Sunday Book-Thought 116

Dagognet articulates the basic question, even if he doesn’t provide the most useful answer: what is an edge and what is a center? Where does the image end and the frame begin? This is something with which artists have played for generations. Digital media are exceptionally good at artifice and often the challenge comes in maintaining the distinction between edge and center, a distinction that threatens to collapse at any point like a house of cards. For example, the difference is entirely artificial between legible ASCII text, on a Web page, for example, and ASCII text used in HTML markup on that same page. It is a matter of syntactic techniques of encoding. One imposes a certain linguistic and stylistic construct in order to create these artificial differentiations. Technically speaking, the artificial distinction is the case all the way down: there is no essential difference between data and algorithm, the differentiation is purely artificial. The interface is this state of ‘being on the boundary.’ It is that moment where on significant material is understood as distinct from another significant material. In other words, an interface is not a thing, an interface is always an effect. It is always a process or a translation. Again, Dagognet: a fertile nexus.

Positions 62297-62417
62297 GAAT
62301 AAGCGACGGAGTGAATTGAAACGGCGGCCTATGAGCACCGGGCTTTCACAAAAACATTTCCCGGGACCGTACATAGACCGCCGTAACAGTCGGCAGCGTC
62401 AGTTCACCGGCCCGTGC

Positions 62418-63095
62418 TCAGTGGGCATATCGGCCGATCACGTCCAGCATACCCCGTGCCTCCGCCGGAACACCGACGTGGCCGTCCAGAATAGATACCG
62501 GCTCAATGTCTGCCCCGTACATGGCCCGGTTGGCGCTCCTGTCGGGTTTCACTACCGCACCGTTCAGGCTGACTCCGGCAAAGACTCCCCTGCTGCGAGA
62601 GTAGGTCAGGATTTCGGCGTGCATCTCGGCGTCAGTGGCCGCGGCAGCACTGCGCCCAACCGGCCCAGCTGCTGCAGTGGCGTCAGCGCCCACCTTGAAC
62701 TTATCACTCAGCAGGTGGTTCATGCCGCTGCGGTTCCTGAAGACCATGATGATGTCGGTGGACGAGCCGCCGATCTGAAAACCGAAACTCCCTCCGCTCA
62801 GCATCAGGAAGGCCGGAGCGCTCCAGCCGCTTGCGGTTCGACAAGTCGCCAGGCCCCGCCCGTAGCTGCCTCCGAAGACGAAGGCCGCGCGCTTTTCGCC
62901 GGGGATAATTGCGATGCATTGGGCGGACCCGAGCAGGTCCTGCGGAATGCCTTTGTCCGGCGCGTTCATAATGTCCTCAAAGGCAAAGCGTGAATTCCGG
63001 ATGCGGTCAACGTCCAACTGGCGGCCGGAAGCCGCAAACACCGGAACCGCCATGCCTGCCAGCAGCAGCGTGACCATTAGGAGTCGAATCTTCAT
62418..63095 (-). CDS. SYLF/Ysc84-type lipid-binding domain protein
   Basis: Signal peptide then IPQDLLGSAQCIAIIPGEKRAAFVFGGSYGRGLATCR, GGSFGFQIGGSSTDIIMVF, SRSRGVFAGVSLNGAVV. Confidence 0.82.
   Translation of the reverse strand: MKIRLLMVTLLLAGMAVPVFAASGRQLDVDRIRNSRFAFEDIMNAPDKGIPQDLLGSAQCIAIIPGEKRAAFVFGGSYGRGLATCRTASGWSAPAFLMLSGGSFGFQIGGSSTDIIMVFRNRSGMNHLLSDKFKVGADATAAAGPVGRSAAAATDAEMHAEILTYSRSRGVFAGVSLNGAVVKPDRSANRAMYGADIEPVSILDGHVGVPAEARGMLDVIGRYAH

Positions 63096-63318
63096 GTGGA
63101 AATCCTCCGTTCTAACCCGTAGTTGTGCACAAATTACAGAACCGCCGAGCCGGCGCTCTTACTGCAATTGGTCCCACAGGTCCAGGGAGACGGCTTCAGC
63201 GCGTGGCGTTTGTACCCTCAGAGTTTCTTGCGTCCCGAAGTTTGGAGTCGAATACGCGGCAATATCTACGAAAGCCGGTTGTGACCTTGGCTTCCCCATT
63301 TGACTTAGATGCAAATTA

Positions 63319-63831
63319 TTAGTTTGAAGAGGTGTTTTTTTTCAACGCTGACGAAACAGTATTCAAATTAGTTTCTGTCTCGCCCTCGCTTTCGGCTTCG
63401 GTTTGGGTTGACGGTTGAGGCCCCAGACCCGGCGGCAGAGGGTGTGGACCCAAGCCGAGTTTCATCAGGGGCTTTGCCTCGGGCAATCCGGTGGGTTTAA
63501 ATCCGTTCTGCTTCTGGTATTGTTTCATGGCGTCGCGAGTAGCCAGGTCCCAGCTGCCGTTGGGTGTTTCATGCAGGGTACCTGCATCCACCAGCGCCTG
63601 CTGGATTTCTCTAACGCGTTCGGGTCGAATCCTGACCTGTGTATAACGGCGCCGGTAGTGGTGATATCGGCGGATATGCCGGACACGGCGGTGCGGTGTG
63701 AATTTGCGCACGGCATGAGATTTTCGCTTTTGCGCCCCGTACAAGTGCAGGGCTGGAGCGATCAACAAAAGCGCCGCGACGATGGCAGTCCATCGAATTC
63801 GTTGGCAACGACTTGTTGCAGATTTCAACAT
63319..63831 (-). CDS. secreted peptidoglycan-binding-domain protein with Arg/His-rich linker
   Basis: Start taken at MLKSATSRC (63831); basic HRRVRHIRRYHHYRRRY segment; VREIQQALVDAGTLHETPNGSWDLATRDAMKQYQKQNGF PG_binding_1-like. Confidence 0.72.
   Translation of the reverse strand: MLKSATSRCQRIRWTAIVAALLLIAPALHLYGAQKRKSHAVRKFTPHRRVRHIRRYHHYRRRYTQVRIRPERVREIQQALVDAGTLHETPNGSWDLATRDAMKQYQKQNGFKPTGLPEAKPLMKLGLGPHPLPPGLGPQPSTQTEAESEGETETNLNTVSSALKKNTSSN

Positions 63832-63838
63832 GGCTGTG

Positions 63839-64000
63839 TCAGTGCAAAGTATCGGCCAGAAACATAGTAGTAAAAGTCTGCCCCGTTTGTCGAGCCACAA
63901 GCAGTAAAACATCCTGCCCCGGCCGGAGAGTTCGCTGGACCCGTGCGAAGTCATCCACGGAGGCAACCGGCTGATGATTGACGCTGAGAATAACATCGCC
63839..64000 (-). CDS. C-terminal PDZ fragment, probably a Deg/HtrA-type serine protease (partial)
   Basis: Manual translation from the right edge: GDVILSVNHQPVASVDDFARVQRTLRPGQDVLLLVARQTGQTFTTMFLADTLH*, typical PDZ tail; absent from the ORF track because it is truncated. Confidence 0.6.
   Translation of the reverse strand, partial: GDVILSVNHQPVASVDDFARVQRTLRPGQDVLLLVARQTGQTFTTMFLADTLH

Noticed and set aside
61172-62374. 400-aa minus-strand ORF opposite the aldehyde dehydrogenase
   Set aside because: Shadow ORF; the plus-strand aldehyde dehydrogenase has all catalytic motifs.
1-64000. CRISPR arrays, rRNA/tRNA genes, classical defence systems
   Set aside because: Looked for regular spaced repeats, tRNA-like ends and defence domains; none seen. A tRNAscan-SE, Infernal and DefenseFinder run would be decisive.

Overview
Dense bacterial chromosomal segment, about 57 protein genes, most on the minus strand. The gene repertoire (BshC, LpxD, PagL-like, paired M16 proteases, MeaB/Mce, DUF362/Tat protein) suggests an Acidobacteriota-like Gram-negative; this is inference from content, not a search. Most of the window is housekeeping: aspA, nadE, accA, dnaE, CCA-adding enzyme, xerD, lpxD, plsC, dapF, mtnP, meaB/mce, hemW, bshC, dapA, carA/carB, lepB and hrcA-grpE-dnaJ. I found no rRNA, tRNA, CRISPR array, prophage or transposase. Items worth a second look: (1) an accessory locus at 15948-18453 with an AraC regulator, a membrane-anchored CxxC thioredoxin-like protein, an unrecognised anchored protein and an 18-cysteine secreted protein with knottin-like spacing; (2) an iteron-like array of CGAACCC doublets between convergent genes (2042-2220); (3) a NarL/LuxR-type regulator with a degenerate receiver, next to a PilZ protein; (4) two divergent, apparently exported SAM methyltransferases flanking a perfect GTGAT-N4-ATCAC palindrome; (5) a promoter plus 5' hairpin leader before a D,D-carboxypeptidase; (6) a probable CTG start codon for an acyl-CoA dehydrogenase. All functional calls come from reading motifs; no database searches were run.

Alexander R. Galloway, The Interface Effect (Cambridge: Poltiy PRess, 2012), p. 33.


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